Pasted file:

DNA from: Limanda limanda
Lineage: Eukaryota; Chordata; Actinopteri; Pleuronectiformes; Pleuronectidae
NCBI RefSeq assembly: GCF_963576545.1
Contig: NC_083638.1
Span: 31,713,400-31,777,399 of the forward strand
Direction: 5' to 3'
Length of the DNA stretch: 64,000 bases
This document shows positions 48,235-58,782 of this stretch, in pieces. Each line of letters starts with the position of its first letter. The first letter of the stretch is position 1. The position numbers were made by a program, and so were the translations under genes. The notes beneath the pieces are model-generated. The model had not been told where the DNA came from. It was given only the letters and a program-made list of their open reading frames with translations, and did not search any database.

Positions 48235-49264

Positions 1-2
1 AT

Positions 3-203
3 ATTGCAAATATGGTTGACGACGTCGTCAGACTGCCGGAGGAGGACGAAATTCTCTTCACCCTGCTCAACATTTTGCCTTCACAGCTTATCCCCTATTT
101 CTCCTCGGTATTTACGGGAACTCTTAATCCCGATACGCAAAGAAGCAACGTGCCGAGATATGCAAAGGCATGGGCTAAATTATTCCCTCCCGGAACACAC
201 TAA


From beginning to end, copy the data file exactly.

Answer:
DNA from: Limanda limanda
Lineage: Eukaryota; Chordata; Actinopteri; Pleuronectiformes; Pleuronectidae
NCBI RefSeq assembly: GCF_963576545.1
Contig: NC_083638.1
Span: 31,713,400-31,777,399 of the forward strand
Direction: 5' to 3'
Length of the DNA stretch: 64,000 bases
This document shows positions 48,235-58,782 of this stretch, in pieces. Each line of letters starts with the position of its first letter. The first letter of the stretch is position 1. The position numbers were made by a program, and so were the translations under genes. The notes beneath the pieces are model-generated. The model had not been told where the DNA came from. It was given only the letters and a program-made list of their open reading frames with translations, and did not search any database.

Positions 48235-49264

Positions 1-2
1 AT

Positions 3-203
3 ATTGCAAATATGGTTGACGACGTCGTCAGACTGCCGGAGGAGGACGAAATTCTCTTCACCCTGCTCAACATTTTGCCTTCACAGCTTATCCCCTATTT
101 CTCCTCGGTATTTACGGGAACTCTTAATCCCGATACGCAAAGAAGCAACGTGCCGAGATATGCAAAGGCATGGGCTAAATTATTCCCTCCCGGAACACAC
201 TAA